John Carey's "The Intellectuals and the Masses" is an eye-opening account of the fear and loathing many English writers had for ordinary people during the early days of Modernism. The intellectuals of the time hated and feared the growing power of the newly expanding middle class. Many famous and prominent writers came to dislike democracy and capitalism, because they thought they were losing influence. Carey theorizes that Modernism was invented in order to shut out the common reader of the day; to prove the elite's superiority and to put the upstarts in their places. Wyndham Lewis, a man with an amoral personal life, worshipped Hitler. D.H. Lawrence noted the efficiency of poison gas and imagined a large execution chamber where all the stupid people could be killed. Virginia Woolf sneered at the banality of the conversations she overheard from the women in the lavatory. The Bloomsbury set was especially guilty of the worst class-consciousness.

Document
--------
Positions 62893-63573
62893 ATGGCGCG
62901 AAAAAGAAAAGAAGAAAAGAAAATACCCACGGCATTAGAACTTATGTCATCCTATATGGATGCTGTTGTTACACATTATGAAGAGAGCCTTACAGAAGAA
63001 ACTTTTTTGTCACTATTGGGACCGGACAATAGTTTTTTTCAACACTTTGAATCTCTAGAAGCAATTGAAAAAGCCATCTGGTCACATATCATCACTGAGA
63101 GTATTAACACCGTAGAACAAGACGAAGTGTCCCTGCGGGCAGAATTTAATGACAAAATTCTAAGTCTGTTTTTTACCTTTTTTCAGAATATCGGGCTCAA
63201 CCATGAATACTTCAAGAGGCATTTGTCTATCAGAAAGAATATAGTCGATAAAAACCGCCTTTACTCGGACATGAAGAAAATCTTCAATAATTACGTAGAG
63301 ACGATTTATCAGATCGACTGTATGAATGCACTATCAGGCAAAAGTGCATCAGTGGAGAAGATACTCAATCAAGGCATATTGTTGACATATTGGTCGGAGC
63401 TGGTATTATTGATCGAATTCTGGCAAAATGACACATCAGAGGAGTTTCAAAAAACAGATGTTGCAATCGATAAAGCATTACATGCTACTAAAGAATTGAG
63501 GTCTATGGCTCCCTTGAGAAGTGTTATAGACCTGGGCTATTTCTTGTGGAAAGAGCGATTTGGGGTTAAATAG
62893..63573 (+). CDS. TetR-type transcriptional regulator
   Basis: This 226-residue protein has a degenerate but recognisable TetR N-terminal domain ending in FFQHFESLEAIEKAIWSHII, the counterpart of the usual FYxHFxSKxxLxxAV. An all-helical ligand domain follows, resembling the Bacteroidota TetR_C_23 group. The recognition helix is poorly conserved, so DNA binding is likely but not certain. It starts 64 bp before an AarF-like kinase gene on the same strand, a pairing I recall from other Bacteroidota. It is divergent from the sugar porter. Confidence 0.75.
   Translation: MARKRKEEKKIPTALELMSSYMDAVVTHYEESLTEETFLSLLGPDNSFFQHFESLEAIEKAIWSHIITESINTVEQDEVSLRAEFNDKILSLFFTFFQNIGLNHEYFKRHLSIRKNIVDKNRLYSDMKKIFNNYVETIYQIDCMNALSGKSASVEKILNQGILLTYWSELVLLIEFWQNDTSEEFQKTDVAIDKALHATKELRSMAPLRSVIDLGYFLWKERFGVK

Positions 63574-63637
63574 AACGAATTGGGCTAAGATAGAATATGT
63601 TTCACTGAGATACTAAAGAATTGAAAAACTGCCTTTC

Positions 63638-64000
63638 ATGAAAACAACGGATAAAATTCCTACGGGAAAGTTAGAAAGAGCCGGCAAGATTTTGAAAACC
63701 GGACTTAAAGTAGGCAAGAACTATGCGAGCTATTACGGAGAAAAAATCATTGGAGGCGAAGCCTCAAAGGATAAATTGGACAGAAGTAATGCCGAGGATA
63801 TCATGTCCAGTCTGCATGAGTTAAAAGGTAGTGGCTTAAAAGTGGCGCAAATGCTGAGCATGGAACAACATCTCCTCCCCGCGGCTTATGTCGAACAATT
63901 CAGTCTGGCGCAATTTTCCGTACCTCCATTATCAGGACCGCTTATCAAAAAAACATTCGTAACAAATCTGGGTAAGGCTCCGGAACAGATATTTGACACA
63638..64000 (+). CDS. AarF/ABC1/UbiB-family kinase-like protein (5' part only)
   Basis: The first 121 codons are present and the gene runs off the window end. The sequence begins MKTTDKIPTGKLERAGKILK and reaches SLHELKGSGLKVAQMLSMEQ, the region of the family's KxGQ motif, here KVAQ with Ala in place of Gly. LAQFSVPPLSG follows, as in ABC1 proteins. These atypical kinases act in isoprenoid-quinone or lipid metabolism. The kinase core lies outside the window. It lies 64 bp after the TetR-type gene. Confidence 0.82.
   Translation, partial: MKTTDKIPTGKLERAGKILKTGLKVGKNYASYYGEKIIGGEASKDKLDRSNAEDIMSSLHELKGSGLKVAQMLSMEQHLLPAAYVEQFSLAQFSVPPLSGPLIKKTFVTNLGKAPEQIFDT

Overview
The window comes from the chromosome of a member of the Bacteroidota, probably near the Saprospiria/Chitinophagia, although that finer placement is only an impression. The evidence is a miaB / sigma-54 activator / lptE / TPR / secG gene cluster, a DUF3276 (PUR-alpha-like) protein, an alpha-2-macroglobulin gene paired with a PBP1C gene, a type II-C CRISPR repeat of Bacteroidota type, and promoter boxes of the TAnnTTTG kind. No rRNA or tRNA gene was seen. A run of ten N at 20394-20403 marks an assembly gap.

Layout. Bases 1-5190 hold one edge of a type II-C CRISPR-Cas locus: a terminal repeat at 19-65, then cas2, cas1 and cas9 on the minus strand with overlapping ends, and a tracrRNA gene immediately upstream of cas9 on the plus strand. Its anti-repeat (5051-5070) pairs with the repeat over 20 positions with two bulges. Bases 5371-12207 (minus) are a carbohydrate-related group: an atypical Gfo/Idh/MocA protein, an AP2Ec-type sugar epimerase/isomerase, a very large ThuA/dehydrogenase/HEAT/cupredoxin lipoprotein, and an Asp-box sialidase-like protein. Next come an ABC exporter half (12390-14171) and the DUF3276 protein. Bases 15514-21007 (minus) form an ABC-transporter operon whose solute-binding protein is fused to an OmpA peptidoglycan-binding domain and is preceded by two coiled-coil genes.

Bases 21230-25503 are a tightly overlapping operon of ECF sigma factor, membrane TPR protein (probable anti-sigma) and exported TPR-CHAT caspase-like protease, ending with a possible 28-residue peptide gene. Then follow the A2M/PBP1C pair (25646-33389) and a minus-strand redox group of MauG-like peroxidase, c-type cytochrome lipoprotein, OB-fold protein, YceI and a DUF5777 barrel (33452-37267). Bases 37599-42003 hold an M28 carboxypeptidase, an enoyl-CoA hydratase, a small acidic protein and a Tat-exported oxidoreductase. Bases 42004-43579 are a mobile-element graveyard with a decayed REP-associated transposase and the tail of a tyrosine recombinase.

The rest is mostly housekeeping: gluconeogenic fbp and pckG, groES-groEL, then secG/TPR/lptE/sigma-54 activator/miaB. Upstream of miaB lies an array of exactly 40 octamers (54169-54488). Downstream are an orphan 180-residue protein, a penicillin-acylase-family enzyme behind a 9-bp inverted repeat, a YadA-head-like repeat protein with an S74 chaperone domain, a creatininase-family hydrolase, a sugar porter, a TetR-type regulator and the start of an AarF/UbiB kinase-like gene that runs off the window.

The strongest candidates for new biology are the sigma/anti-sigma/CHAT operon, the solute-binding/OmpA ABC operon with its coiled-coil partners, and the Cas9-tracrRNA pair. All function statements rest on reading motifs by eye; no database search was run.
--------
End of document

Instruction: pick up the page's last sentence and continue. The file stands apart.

Some writers did battle with their impulses and the intellectual fashions of those years. George Orwell wrote with a minimum on condescension about "the proles" in his early novels and "1984." H.G. Wells seemed to advocate mass extermination of his inferiors in his non-fiction, but in his fiction his imaginative sympathies were usually with the failures and "losers" of the world. James Joyce's masterpiece was "Ulysses", a tribute of sorts to the common man (although written in a Modernist style that made it impossible for the common man to read it.) But on the whole the snobbery of most of the intellectuals of the day was unforgivable.